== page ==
Supporting Children, Youth, and Families in Greater Vancouver since 1990
screen time for kids

Parenting Conflicts Over Screen Time for Kids

It’s common for parents to have differing views about screen time for kids.

One parent may see this as a harmless way to occupy their child while they attend to other things in their adult life. This can leave the other parent playing the “bad guy” when it comes to setting time limits on video game playing or limiting texting on cell phones.

One parent sees this as a benign past time while the other envisions a screen-addicted kid who neglects homework and retreats from family meal times and other activities. 

If you and your partner are divided on this issue, consider the following:

  • Adults set the example in the home for use of screens. If you work from home and have to spend hours on a screen remember that you will need to talk to your kids about how this choice is different for you– it provides income, pays for family vacations, and keeps food on the table. Try to keep your on screen office time separate from main family areas of the home.
  • Set and keep boundaries for yourself. This means you and your family members need to know when you’re online and offline in advance.  For those who struggle to structure their time, consider using some of the available time management apps, online planners or calendars that can alert you and your family members to know when you’re available and when you’re not. 
  • Set reasonable, age-appropriate limits for use of cell phones and computers in the home.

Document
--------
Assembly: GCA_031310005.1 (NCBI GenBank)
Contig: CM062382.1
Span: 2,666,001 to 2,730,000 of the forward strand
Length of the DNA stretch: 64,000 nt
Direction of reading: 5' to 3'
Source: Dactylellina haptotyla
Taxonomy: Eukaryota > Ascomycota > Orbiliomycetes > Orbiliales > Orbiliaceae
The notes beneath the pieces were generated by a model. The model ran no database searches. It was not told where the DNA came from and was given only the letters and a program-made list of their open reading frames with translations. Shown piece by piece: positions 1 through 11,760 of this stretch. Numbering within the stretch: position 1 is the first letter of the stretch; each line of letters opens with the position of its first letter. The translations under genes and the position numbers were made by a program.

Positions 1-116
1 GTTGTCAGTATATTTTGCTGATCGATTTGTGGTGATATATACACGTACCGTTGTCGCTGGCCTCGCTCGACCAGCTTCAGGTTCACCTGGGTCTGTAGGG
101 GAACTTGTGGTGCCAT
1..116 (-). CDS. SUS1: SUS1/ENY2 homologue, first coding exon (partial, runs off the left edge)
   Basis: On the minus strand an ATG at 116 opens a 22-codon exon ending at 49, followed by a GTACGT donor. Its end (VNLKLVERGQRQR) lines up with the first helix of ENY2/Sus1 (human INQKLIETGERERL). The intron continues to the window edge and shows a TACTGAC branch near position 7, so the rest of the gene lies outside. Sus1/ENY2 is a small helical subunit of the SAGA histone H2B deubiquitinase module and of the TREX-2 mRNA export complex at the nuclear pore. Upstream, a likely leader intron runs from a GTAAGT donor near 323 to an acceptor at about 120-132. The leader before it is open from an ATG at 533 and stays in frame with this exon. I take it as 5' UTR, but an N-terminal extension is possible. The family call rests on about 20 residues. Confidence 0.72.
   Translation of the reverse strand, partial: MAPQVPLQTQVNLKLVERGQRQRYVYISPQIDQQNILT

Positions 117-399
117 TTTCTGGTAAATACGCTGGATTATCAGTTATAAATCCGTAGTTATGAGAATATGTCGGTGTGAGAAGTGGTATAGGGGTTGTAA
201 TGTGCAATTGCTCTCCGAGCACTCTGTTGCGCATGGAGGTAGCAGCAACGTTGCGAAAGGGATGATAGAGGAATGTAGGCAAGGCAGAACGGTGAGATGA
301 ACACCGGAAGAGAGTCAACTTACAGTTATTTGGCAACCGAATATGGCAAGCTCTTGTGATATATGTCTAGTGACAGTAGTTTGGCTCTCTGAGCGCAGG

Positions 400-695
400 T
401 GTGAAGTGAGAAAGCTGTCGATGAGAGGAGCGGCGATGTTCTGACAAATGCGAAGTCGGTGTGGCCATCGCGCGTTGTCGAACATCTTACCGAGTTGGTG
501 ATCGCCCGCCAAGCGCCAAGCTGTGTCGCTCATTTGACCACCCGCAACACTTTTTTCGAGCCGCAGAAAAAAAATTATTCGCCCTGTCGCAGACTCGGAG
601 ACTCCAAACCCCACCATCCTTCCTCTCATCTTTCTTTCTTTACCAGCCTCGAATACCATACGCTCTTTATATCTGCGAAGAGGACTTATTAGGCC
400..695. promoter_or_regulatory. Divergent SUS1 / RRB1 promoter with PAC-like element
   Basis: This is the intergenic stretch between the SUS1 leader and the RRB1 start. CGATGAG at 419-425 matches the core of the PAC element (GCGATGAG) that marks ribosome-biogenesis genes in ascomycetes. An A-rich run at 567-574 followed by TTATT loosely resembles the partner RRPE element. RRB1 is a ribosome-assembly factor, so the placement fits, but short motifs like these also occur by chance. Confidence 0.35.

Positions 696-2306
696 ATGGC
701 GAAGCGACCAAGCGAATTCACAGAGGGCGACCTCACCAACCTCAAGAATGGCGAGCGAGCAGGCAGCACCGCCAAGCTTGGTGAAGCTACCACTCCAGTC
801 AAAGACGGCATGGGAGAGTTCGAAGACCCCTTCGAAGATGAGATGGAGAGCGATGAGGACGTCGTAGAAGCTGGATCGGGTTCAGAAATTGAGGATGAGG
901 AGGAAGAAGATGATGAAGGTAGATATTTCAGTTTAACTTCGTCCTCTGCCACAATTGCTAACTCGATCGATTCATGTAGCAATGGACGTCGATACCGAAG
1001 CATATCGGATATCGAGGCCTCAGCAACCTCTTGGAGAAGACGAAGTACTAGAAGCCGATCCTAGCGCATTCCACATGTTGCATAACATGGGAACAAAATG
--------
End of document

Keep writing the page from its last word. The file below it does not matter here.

• Use reference points that your kids understand when setting limits – i.e. time on phones and video games comes after time spent on homework, meal time, or after a planned family outing.
  • Ask your child about their ideas for reasonable time on/off screens. This is appropriate for older children (between 8 and 12 or teens) who benefit from being invited into some problem solving and critical thinking about hazards of screen use, risks of overuse, and how to tell if their use is becoming a problem. 

If you’ve attempted some of the above recommendations and still find that conflict ensues in your home over screen time for kids, it may be time to consult a family or couples counsellor. It’s possible that other feelings (disconnection, resentment, fear) or beliefs about such things as personal freedom and family time are in conflict with other values that you and your spouse learned from your own upbringing. 

Couples in conflict over parenting issues like this often benefit from learning more productive means of broaching those difficult conversations and coping in healthier ways when they experience hard feelings or unmet expectations.